Views sought on bill for medical self-referral of alleged victims of sexual offences

Views sought on bill for medical self-referral of alleged victims of sexual offences

A bill providing for the healthcare needs of alleged victims of rape and sexual offences is to be considered by the Scottish Parliament’s Health and Sport Committee.

The bill would allow alleged victims over the age of 16 to ‘self-refer’ themselves to NHS facilities for forensic medical examinations without involving the police.

Currently, such examinations are only possible where there is police involvement. The proposed bill would allow victims to have their healthcare needs assessed and addressed, as well as have forensic evidence taken and retained, even if they decide not to report the incident to the police.

The Health and Sport Committee is seeking to find out:

  • The advantages and disadvantages of placing the examination of victims of sexual offences (and acts committed by those below the age of criminal responsibility) by health boards on a statutory basis.
  • The benefits of providing forensic examination on a self-referral basis, and what problems may arise from this process.
  • Whether there are issues with the proposal to restrict self-referral to people over 16 years old.
  • Any potential issues with health boards storing and retaining evidence which has been gathered during self-referred forensic examinations.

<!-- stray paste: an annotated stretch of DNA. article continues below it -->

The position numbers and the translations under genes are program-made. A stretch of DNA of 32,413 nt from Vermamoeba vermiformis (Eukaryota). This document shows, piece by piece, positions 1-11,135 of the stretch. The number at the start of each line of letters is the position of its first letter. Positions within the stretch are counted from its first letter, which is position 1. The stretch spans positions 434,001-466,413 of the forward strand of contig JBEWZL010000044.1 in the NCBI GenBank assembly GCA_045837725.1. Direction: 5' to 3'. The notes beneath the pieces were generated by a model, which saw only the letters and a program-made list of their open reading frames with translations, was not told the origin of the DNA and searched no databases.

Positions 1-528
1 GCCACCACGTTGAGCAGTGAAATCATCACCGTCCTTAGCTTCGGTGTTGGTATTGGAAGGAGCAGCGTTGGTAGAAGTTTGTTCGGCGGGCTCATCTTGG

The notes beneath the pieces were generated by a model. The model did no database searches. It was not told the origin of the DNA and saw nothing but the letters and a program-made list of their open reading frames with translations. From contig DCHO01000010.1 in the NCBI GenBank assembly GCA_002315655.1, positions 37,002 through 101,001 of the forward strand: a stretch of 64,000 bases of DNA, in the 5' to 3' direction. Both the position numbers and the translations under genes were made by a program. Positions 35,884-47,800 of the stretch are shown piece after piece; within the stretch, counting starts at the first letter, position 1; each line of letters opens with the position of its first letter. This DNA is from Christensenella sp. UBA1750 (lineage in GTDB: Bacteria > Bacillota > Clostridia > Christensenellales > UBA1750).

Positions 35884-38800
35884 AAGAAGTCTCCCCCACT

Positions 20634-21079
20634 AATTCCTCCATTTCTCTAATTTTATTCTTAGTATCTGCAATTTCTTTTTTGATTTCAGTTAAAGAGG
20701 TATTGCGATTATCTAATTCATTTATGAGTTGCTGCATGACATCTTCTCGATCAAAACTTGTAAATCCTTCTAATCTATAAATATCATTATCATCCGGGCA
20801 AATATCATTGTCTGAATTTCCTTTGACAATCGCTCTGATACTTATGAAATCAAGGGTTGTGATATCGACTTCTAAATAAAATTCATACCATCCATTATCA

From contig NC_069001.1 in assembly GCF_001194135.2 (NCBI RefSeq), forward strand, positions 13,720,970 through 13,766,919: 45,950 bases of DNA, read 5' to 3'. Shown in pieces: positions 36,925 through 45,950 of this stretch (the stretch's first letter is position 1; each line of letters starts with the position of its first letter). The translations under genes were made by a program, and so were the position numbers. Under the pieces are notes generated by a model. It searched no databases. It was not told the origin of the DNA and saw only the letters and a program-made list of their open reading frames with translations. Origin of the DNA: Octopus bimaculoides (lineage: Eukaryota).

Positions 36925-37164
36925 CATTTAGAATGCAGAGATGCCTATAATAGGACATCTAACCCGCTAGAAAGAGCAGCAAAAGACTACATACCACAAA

Speaking as the call for views was launched, Lewis Macdonald MSP, convener of the Health and Sport committee, said: “We want to make sure that anyone who has suffered the ordeal of a sexual offence feels able to come forward for a medical examination and have their healthcare needs addressed.

“This bill allows victims of sexual offences to self-refer themselves for forensic examinations and receive medical treatment without first contacting the police.

“The committee is keen to explore the benefits of this process and how it might be helpful for victims.

“We are also interested in hearing if there are any issues which may arise from the Bill and would particularly like to hear from victims’ support groups, health boards, legal bodies and police authorities.”

The closing date for views will be 30th January 2020. To get in touch with the committee click here.

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